William Shakespeare

(26 April 1564 - 23 April 1616 / Warwickshire)

Sonnet Cxxxix - Poem by William Shakespeare

O, call not me to justify the wrong
That thy unkindness lays upon my heart;
Wound me not with thine eye but with thy tongue;
Use power with power and slay me not by art.
Tell me thou lovest elsewhere, but in my sight,
Dear heart, forbear to glance thine eye aside:
What need'st thou wound with cunning when thy might
Is more than my o'er-press'd defense can bide?
Let me excuse thee: ah! my love well knows
Her pretty looks have been mine enemies,
And therefore from my face she turns my foes,
That they elsewhere might dart their injuries:
Yet do not so; but since I am near slain,
Kill me outright with looks and rid my pain.


Comments about Sonnet Cxxxix by William Shakespeare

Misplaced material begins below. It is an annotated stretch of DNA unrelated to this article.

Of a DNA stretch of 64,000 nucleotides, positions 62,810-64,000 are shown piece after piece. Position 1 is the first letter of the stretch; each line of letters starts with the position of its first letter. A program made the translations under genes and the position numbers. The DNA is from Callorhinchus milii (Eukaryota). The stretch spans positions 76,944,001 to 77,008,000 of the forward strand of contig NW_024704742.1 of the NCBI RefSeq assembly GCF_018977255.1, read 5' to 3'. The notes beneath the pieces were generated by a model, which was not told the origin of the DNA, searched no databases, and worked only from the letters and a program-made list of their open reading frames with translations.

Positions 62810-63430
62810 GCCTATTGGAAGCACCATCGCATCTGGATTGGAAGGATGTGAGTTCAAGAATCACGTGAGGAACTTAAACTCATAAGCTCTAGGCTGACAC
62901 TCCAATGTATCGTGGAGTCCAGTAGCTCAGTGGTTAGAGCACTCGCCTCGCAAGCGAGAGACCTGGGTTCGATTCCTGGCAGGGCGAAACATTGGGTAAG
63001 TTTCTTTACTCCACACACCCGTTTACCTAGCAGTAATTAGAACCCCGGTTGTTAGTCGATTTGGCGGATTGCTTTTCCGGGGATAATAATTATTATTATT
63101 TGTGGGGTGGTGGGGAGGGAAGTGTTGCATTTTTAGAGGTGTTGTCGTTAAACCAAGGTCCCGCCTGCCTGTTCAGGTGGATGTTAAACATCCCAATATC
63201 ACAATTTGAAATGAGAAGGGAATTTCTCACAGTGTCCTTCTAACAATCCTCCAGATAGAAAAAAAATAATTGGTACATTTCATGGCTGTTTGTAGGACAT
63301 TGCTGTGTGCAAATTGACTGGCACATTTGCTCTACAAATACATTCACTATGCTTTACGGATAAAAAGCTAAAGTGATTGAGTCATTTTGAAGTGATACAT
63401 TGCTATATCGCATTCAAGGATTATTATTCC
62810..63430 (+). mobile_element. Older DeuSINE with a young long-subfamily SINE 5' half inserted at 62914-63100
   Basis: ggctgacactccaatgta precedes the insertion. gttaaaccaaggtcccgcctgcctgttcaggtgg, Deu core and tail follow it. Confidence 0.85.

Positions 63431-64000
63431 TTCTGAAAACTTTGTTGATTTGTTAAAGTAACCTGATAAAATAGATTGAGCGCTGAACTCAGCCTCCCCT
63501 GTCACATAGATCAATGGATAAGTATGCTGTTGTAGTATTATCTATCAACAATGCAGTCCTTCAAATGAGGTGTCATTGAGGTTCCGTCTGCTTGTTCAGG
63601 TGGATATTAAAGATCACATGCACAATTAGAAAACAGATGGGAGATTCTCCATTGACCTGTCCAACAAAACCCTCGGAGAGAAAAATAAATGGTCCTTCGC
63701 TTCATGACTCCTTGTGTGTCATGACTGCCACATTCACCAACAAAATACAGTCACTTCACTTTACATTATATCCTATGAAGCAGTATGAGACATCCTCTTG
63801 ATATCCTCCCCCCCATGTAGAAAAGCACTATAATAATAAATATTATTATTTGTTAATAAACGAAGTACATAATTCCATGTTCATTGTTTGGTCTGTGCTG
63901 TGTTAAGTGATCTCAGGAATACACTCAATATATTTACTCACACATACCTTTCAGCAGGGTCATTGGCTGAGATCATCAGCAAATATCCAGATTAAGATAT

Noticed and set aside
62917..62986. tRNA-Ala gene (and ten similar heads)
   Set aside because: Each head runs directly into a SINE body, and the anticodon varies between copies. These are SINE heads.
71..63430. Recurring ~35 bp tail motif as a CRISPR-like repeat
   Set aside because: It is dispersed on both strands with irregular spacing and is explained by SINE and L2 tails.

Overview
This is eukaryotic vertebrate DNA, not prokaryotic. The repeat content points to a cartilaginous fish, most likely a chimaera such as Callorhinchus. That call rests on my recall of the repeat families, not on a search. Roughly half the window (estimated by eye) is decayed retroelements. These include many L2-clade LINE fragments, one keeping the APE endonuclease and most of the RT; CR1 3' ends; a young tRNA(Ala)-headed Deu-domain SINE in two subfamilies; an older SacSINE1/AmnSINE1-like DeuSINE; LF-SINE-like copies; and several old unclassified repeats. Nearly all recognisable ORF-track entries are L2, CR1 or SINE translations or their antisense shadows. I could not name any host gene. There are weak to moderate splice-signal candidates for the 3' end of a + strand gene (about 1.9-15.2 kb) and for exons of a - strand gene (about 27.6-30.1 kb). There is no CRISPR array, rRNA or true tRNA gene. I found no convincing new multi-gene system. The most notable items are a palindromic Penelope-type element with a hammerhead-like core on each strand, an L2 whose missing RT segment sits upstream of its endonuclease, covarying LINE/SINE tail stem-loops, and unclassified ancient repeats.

• Rookie - 184 Points Brian Jani (4/26/2014 10:18:00 AM)

    Awesome I like this poem, check mine out (Report) Reply

    0 person liked.
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  • Gold Star - 23,139 Points * Sunprincess * (11/18/2013 9:36:00 PM)

    wish I could write lines like these...
    `Yet do not so; but since I am near slain,
    Kill me outright with looks and rid my pain. ~ (Report) Reply

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Read poems about / on: power, pain, heart, sonnet, wind



Poem Submitted: Friday, May 18, 2001

Poem Edited: Friday, May 18, 2001


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